ABIM seeks input from sectors of the internal medicine community that will be affected by significant policy decisions, using surveys, social media and other means. This is part of ABIM’s larger effort to enable the community to set standards for itself; thousands of physicians have participated and their input has changed ABIM’s thinking about critical issues. Why does this build trustworthiness? This co-creation process builds trust through its transparent communications strategy and its respect for diplomates’ competency.
How It Works
ABIM policy coordination is the community engagement effort connected to all significant policy decisions made by ABIM in recent years. When a policy question arises, ABIM identifies what sectors of the community would be affected by the proposed change and invites them to tell us whether they would support the proposed new policy, to help us anticipate the downstream effects of said change, give them an opportunity to share anything they think ABIM should know about the issue, and to tell us what other individuals or groups may be stakeholders, thus expanding our policy coordination network. We utilize surveys, social media, and formal written communications to reach stakeholders.
The appropriate level(s) of physician-led ABIM governance weighs the community feedback as part of its decision process. Once a decision is made, ABIM shares back with stakeholders what was learned through the engagement efforts, how it influenced the decision-making, what was ultimately decided and why.
Some of the policies ABIM’s community has helped shape include:
• The procedural competencies required for initial ABIM certification, to better reflect today’s medicine
• Giving MOC points to program directors and key faculty in graduate medical education for their intrinsic role in helping to advance education and improve patient care within the profession
• Pursuing co-sponsorship in a new discipline (Neurocritical Care), ABIM’s 21st subspecialty certificate
Physicians can “speak” directly to ABIM about issues that affect them, and ABIM’s decision-making becomes more transparent. This feedback channel has been essential to demonstrating that physician input matters to our organization.
Skills and Competencies
Communicating clearly to all stakeholders – physician, healthcare sector, and public alike – about ABIM policy is critical to the success of our engagement efforts. Planning outreach also requires a carefully iterated development process to ensure that the feedback that is received is a fair representation of the views of the community. Feedback goes through content analysis to identify key themes and is impartially presented to decision-makers.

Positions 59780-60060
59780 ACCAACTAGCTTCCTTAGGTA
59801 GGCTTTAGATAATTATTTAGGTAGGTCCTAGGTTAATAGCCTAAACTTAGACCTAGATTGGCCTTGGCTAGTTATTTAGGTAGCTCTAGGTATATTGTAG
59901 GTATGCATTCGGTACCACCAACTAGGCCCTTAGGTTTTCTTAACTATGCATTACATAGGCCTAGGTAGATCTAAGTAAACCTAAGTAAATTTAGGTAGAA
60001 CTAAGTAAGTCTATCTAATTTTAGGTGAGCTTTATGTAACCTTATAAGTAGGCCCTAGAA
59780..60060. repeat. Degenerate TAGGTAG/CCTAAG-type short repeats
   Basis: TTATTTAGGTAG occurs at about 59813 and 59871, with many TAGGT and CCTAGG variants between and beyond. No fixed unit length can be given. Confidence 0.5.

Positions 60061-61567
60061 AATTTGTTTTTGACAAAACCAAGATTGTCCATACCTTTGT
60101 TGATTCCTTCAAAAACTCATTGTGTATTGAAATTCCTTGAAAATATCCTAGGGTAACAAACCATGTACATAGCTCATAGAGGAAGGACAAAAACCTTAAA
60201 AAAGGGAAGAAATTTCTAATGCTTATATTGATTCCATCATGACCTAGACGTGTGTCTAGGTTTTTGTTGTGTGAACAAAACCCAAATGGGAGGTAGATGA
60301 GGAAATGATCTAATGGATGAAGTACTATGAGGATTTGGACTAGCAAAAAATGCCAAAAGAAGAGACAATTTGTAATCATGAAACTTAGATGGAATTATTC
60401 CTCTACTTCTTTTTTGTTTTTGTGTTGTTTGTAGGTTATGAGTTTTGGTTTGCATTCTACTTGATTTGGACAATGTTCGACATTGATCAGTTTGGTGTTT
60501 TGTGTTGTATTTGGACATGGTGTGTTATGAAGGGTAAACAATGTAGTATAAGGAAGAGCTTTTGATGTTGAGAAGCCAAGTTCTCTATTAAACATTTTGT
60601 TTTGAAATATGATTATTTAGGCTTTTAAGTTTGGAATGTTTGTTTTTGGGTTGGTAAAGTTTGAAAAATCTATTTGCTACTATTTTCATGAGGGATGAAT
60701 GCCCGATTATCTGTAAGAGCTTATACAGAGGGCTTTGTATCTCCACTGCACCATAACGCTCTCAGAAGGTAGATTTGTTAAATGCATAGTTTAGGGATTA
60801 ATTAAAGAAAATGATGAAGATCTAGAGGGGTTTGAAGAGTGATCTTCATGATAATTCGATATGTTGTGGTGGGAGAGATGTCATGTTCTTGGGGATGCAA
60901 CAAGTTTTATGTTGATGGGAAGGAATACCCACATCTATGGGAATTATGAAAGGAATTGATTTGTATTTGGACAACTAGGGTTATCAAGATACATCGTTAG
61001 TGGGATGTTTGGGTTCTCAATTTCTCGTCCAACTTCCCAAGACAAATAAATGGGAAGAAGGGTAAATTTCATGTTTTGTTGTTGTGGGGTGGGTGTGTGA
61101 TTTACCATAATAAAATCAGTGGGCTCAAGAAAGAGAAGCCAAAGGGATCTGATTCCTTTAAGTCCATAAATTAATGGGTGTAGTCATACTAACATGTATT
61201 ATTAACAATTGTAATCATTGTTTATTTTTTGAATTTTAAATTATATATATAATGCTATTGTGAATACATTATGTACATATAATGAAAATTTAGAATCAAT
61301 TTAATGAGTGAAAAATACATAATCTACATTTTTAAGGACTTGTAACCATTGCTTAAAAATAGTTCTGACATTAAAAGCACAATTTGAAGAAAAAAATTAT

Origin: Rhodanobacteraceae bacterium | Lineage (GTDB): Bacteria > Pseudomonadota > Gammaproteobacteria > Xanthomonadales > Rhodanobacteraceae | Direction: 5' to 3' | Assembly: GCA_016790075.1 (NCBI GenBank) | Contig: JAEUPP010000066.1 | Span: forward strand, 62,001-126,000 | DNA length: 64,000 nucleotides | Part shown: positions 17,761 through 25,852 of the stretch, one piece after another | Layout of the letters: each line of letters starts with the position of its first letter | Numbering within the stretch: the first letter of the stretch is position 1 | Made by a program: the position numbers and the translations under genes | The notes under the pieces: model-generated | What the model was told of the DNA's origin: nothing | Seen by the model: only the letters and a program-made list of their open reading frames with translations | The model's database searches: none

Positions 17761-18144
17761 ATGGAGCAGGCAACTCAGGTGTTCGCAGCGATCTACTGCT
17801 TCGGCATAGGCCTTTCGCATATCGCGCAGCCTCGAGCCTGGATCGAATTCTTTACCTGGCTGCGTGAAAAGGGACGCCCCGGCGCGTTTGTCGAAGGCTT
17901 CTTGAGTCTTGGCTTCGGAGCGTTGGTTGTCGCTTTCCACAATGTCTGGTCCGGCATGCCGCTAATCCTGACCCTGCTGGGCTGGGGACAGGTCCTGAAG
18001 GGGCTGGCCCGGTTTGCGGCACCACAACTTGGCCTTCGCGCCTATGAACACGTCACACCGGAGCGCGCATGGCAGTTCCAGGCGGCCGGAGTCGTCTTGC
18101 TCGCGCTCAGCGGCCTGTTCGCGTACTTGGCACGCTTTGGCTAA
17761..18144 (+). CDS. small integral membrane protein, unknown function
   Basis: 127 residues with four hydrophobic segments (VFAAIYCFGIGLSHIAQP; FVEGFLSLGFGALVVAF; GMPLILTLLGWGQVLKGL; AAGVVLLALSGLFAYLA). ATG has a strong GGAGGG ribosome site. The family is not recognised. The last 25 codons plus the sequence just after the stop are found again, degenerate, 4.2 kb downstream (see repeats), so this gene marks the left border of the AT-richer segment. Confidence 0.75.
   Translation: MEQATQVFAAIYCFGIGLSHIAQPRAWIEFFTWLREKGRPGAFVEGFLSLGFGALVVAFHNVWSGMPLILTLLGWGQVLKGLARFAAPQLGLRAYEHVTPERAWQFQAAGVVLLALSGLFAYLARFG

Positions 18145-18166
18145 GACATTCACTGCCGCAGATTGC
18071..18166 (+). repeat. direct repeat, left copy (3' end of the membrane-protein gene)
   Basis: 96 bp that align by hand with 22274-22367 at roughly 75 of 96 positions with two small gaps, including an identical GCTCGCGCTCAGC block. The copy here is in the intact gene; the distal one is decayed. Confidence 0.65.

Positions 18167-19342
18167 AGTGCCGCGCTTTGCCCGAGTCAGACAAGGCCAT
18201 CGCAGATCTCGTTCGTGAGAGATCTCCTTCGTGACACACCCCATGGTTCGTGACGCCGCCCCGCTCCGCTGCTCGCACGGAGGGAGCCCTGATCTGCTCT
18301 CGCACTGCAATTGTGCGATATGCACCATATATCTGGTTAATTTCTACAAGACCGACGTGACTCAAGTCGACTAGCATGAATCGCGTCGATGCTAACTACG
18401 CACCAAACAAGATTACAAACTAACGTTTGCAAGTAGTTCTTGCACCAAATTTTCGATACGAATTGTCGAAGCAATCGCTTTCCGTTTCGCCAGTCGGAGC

Policy coordination comes out of two overlapping chapters in ABIM’s recent history – the evolution of its governance structure, and physician backlash against changes to Maintenance of Certification in 2014-2015. ABIM created discipline-specific (ABIM Specialty Boards) and cross-disciplinary (ABIM Council) governance groups in 2013-2014, responsible for policy-making across the 22 internal medicine sub/specialties ABIM certifies. More importantly, Specialty Boards and the ABIM Council were composed of physicians, patients, public, and interprofessional health care team members representing the community of each discipline, to serve as a conduit between ABIM and the internal medicine community at large.
Physician backlash toward ABIM and its programs made unavoidable the image of ABIM as an out-of-touch, ivory-tower organization. As a result, ABIM made a strategic commitment to transform its relationship with the physicians it certifies through co-creation to become authentically the vehicle by which the communities set standards for their disciplines as opposed to being an organization that set standards for the disciplines. It was a “with them and through them” strategy as opposed to a “to them” paradigm. A fundamental part of that transformation has been incorporating physician input into the varied dimensions of our work.
Since 2015, ABIM has invited 200,000+ physicians to comment on our policies and changes, and heard from thousands. We have collaborated with dozens of organization to seek the advice of their constituencies. Through MOC credit for program directors, ABIM has awarded millions of points to educators for quality improvement in patient care.
ABIM’s policy coordination has been singled out by the American Board of Medical Specialties as a ‘best practice’ to other certifying boards for how to proceed when vetting the community about sponsorship of a new discipline (Neurocritical Care).
What we hear from the community changes our own thinking. For example, the ABIM Cardiovascular Board was approached by the Society for Cardiovascular Angiography and Interventions (SCAI) requesting the elimination of procedure requirements for maintenance of the Interventional Cardiology certificate. Together with SCAI, we asked general cardiologists and interventional cardiologists to comment. Generally, physicians tend to favor fewer requirements; SCAI and ABIM felt confident we would hear the same. Instead, we learned that two-thirds of responding interventional cardiologists and 87% of responding general cardiologists said the requirement should continue. Those findings changed our minds and were validation that physicians do see a place for ABIM to set standards for physicians.
Over the years, there has been a small inter-departmental team coordinating and executing most of the policy coordination efforts. ABIM is the largest certification board nationally, and so it does have technology and person resources that others may not. We believe there are parts of the process that any organization could customize to their needs.